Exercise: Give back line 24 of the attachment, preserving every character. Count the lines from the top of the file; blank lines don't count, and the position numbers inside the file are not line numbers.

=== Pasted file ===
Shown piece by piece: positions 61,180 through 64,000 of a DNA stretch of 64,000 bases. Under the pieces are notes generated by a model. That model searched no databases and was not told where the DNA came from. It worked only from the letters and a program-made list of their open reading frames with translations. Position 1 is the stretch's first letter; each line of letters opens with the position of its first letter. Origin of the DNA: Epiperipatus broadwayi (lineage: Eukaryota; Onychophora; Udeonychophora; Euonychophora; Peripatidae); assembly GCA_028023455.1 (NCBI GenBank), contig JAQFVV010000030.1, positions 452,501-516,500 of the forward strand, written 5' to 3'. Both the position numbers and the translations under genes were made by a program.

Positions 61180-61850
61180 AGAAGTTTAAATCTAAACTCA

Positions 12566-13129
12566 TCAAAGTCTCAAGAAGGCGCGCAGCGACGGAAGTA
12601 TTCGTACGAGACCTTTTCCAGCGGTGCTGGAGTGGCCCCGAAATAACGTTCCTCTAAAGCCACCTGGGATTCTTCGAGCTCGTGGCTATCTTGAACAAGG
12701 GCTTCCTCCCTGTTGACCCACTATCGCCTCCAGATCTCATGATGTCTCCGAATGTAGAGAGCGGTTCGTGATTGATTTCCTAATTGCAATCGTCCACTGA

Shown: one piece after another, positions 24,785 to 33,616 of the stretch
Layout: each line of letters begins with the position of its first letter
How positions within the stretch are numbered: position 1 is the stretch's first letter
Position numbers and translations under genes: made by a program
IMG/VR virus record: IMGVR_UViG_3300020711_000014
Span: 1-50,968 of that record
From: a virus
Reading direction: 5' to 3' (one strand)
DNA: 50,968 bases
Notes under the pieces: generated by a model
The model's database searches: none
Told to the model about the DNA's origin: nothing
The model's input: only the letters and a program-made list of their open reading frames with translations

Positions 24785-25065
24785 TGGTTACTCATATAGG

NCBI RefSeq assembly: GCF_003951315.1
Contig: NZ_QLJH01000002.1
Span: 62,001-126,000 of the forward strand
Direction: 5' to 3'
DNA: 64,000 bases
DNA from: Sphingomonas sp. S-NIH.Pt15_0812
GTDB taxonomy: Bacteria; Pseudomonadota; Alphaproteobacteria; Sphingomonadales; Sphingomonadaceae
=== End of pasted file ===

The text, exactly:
Contig: NZ_QLJH01000002.1